For example, let’s look back at Jean. She wants to be healthy, right? To give our hypothetical friend a measurable goal, let’s say she wants to do a 5k in June. What’s the most obvious thing Jean needs to change before she can run 3.1 miles? She needs to quit smoking.
Financial goals are not much different.
You’re 25, a few years out of college, have never kept a budget, and have no idea where your money goes; but you’ve just realized you really want to own a home at 30. You need to start saving some money… but how much? You start tracking you’re spending to figure out where your money is going. Your first habit to change is to start paying attention.
So grab that first goal & take a close look. What’s the simplest, most obvious thing you’ll want to change?
Hold Your Horses
It’s really easy to want to run right ahead and do everything all at once. We do it because we want change now. That’s why fad diets are so lucrative. Millions of people spend billions of dollars a year on the next big thing that promises huge change… but those consumers don’t learn the new habit patterns and fall right back to what they did before. To help you seed lasting change we want you to take your time. Start with one or two things. In a few weeks we’re going to check back and be sure you’re taking the next step.
Know Your Weaknesses
After you’ve identified your first habit to change you want to recognize when and why it occurs. Say you’re a snacker. Every morning at 10 you grab a doughnut and every afternoon it’s a bag of chips and a coke. You don’t like it, you know it needs to change; but without them you don’t feel right. (If this is you, go read It Starts With Food to better understand your hormones!)
Ask yourself why though. Are you snacking because it’s an excuse to get up from your desk? Are you actually hungry? Do you just need to break up the monotony and do something else with your hands? Are you bored?
Once you ID the trigger you can make a strategy to stop it. If you’re bored go visit a work friend and gossip. If you’re hungry plan a healthy snack.
The Phrasing Matters
What you want is very important and the way you state it can be essential to achievement as well.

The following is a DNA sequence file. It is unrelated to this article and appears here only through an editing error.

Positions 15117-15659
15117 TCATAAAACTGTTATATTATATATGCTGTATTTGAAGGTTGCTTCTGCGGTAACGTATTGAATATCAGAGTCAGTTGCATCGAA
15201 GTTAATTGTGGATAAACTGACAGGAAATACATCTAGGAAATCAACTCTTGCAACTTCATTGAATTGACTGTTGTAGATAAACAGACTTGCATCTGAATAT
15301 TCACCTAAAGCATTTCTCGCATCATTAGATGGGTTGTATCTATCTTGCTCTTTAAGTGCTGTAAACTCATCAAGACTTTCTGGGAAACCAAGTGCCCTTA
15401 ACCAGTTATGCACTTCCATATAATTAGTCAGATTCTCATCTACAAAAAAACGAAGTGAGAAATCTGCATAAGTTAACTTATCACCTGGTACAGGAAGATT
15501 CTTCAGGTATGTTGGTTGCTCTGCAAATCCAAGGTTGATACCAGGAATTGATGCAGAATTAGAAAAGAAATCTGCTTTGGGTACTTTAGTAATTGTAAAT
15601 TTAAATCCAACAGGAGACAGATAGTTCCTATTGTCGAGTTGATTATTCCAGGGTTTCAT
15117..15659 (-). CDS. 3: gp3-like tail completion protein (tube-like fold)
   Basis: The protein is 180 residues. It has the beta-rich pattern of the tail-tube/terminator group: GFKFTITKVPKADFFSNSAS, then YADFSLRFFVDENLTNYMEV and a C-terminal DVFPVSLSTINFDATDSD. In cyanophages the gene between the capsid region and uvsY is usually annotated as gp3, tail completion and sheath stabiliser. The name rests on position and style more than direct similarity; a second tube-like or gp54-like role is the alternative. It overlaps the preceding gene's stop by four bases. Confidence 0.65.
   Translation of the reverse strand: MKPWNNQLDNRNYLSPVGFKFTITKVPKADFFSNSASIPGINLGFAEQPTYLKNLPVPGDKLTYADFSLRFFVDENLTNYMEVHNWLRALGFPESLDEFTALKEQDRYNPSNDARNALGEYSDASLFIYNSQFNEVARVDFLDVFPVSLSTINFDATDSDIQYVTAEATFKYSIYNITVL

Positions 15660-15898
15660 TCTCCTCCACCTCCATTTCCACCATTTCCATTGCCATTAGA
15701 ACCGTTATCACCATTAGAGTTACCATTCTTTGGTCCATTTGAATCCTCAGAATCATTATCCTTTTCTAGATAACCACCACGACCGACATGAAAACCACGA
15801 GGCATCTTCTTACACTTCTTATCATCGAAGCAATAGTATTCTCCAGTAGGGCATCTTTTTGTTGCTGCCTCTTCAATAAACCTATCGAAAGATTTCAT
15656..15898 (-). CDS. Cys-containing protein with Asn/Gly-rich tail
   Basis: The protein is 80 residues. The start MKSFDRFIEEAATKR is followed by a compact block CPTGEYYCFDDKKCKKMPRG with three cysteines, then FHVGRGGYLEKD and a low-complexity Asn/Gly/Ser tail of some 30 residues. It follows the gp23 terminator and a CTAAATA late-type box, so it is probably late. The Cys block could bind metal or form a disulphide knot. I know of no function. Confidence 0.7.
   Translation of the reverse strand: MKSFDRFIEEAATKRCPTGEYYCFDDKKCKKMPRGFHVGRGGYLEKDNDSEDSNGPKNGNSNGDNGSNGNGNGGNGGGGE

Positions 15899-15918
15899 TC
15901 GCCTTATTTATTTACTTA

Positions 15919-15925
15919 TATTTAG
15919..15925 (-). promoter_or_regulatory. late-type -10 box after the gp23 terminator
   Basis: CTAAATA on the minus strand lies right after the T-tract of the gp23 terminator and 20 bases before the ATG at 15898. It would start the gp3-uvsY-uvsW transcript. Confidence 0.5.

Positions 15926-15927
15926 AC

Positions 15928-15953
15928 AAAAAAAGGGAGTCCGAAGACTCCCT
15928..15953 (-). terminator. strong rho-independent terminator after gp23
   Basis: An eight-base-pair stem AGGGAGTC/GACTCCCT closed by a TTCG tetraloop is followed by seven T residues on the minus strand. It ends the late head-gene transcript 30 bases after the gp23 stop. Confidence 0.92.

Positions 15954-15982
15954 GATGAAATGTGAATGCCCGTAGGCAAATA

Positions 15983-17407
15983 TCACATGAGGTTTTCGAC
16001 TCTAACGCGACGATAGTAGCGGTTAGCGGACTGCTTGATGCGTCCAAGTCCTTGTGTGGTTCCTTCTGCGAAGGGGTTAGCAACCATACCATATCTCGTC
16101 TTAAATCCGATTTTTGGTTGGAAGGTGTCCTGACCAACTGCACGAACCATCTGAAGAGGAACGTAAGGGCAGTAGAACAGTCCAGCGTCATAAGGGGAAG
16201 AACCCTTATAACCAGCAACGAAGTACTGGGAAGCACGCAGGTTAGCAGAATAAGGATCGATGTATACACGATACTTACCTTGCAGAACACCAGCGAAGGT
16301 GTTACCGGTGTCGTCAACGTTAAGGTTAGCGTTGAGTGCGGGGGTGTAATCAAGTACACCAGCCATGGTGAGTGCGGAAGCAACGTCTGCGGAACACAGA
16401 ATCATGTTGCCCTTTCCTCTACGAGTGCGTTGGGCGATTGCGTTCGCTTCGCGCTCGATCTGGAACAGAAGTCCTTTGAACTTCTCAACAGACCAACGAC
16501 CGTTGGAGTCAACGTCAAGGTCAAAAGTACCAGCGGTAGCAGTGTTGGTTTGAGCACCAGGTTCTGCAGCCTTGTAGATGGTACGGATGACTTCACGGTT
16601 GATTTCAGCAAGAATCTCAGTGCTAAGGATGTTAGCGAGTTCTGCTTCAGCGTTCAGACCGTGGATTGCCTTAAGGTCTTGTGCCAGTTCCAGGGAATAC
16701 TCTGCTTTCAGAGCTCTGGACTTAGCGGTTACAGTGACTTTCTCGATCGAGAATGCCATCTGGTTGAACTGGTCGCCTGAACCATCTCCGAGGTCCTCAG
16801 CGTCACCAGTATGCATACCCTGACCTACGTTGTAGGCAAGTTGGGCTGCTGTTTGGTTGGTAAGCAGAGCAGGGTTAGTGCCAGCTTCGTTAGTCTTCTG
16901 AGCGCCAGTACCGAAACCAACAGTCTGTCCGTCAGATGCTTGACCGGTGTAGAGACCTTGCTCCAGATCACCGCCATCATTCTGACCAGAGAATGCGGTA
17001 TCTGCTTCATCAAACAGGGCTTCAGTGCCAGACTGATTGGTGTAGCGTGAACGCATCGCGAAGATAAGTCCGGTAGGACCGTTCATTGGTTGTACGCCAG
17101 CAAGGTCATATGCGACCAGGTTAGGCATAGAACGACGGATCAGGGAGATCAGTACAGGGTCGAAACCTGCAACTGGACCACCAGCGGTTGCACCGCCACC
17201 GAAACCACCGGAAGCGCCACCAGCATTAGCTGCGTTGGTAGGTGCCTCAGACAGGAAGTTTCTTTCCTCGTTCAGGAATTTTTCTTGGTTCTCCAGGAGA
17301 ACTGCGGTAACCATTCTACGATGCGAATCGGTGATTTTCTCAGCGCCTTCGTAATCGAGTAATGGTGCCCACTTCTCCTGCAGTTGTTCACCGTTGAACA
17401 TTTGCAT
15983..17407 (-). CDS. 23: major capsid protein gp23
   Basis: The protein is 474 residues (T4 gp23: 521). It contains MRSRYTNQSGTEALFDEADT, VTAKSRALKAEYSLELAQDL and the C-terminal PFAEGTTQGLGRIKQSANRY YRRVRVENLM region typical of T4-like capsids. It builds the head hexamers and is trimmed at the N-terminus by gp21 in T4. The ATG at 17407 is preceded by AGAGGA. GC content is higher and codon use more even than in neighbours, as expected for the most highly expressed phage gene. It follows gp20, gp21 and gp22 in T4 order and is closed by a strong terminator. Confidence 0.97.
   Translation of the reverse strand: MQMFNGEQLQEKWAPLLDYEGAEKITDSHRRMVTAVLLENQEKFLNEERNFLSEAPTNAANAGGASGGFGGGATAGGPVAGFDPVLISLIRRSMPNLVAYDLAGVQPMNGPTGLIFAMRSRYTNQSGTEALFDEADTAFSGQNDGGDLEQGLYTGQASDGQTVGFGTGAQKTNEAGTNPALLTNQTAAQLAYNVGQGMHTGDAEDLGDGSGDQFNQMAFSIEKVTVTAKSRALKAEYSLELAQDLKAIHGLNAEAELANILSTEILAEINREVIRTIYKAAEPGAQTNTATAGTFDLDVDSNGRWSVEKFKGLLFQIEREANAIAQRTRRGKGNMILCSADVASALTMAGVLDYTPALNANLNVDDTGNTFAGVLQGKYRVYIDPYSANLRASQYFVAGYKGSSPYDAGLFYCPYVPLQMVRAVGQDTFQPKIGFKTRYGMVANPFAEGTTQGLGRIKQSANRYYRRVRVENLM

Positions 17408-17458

In his book How Children Succeed Paul Tough interviews Gabriele Oettingen, a psychologist at NYU who researches goal setting strategies. (Books about childhood development are VERY helpful when thinking about adults and change.) What Oettingen found was most people implement one of three techniques when setting goals. And only one works.
Optimists dream about how awesome it’s going to be when they achieve their goals, forgetting to visualize all the hard work involved. Pessimists just think about the hard work and don’t focus on the reward. Neither of these strategies works.
The third, termed Mental Contrasting, means imagining both. See the wonderful things that will happen when you reach your goal, and then consider the hard work that you will overcome to achieve it. Oettingen then suggests creating “implementation intentions” of if/then statements that form a plan and link the obstacles to the outcomes.
Translation: “Whenever I encounter obstacle x, I’ll do y instead.”
Simply put, you’re making a plan to prevent failure!
- If I get a hankering for sweets, then I will have an apple with coconut manna.
- If I get home and want to relax, then I will go for a run. I get to relax & watch TV after.
- If I want to make an impulsive purchase, then I will move that money into my savings account and consider buying it next week to see if I really want it.
Visualize yourself completing the compensation pattern and that will make it easier to run the new habit when it’s game time. Think of it like running a play for a sport or a program on your computer: there’s a set order of things that’s going to happen when you have a certain trigger. You’re taking the same trigger for your old habit, but rewiring it for the one you want. Duhigg describes replacement as the most effective form of habit change. It’s worked for professional athletes, addicts, alcoholics, and other compulsions.
Sketch A Plan
Some of you are no doubt master planners. You’re project managers who get sweaty palms when you pass a Staples. The smell of steno tape gets you hot and we love you for it.
Go ahead and map out each step of the process if you want to. Make flow charts and graphs and master plans. We’re totally down with that. But only pick one or two things to do right now. Once you’ve become Queen of the Habit you’ll be able to make that flow-chart fly.
Get To It Already!
Go write yourself a few “If/Then” statements to get you started with your first goal. Repeat them over and over again. Make them a mantra you can’t get out of your head. Write yourself a little jingle and hum it for a while to really cement the new rule in your mind.
In February & March we’ll work out way through the most common resolutions of 2012, talk about why 92% of people failed in 2012, and some strategies to conquer those goals in case that’s what you’re working on in 2013.
Don’t Forget to Share!
And share your statements below. Where are you starting for 2013?